Welcome to the Escape from YA, hosted by Nicci over at Paper Dreams.
This event is dedicated to spreading the love for books that are not Young Adult.
I have decided to focus on adult short stories and short story collections.
This week I will read stories from the following collections:
The Girl in the Flammable Skirt by Aimee Bender
Hart & Boot & Other Stories by Tim Pratt
Fragile Things by Neil Gaiman
Anyone can participate in Escape from YA!
Head on over to Paper Dreams to learn how!
I’d love to see what other types of books y’all are interested in!
And how about a little giveaway to get things going?
-Must be over 13 years old. If you are under 18, you must have parent/guardian permission.
-Giveaway is international as long as The Book Depository ships to you. Check here.
-Giveaway ends on October 8, 2011 at 11:59 PM PST.
-Two winners will be chosen by random.org.
-You contact information provided on the form counts as your entry.
-You are not required to follow me to enter this giveaway, but it is appreciated.
I will send an email to each winner after the giveaway ends.
The winners must respond within 72 hours or a new winner will be chosen.
Now, what do you get?
I’m offering two of you your choice of one of the following short story collections.
(Click on a title below to find a summary at Goodreads.)
GIVEAWAY IS NOW CLOSED
Good luck everyone!
Thanks for stopping by!
Come back for more Escape from YA goodness later this week!
Remember to visit Paper Dreams to see who else is participating,
and what other giveaways are going on!
In my writing posts I’ve discussed inspiration and process. A hugely important aspect of bringing those things together is making the time to write. Some writers simply wait until they’re inspired to go to the page. Other writers make time every day to focus solely on writing. While there’s no best method (or madness), the most consistent advice I’ve heard over the years from writers online, in writing workshops, and at author events is to keep one’s butt in the chair.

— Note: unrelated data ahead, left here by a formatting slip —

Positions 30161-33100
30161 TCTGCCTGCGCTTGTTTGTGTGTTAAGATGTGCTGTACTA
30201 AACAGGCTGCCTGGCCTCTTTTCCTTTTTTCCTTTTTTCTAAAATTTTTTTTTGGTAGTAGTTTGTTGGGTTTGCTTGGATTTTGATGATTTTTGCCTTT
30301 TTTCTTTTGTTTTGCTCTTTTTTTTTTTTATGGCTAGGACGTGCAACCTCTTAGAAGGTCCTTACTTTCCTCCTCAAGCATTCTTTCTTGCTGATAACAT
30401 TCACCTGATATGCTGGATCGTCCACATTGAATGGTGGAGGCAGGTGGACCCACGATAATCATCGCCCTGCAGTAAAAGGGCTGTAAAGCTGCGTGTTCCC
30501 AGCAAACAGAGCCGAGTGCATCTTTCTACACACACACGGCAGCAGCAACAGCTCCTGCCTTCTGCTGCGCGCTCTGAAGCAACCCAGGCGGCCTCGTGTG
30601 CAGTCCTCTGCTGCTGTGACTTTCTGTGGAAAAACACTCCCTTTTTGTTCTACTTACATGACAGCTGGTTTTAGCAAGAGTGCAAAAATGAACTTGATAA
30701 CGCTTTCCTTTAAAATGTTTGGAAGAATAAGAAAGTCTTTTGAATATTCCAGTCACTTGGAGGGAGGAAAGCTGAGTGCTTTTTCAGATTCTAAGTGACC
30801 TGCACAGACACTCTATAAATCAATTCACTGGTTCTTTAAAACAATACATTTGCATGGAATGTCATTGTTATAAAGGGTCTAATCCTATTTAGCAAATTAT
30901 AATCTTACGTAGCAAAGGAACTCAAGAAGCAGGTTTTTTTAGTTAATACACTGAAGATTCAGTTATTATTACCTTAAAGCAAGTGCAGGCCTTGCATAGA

I heard the best argument for it from Aimee Bender, who I got the chance to meet a couple of months ago. She revealed that she sits down to write for a set amount of time everyday, no matter if she’s inspired or not. Because this forces her to play around with words and fonts, and with things she’s written previously, and leads to productivity. She’s published several books, so I trust that this method works.
As one might guess, I currently fall somewhere in the middle of the extremes. Yes, I follow my inspirations, but after that initial spark, there’s a huge chance the motivation may wane. (Unfortunately, sometimes I succomb to the ensuing ennui.) If I’m good, I just keep writing after that initial idea, everyday, hoping that the story will surprise me and keep me entertained along the way. That’s how I produced over 200 pages in less than two months. It’s a challenge (often), but I always surprise myself how just putting in butt-in-chair time adds up to Work Done.
There was a period of time earlier in my writing life when one of my friends kept me on a short leash and made me write at least 100 words a day. Over time I came to expand that minimum to 500, then 1000 words a day. And you know what? It was spectacular. I’d suggest starting with 100 words a day if one would like to start up a writing habit. The great thing about it is that it’s actually so little, that there’s very little pressure. Not only that, there’s a high chance one will surpass the limit. And it’s really not that time-consuming. It doesn’t matter if it’s for a novel or a short story or a blog or what. It’s butt-in-chair time and it counts!
I hope to go back to that habit once the school year starts up and I’m low on time. For now, I’m putting weekly page goal on myself, with an ideal daily page minimum, so I don’t feel too much pressure every single day. Which brings me to the other subject of this post: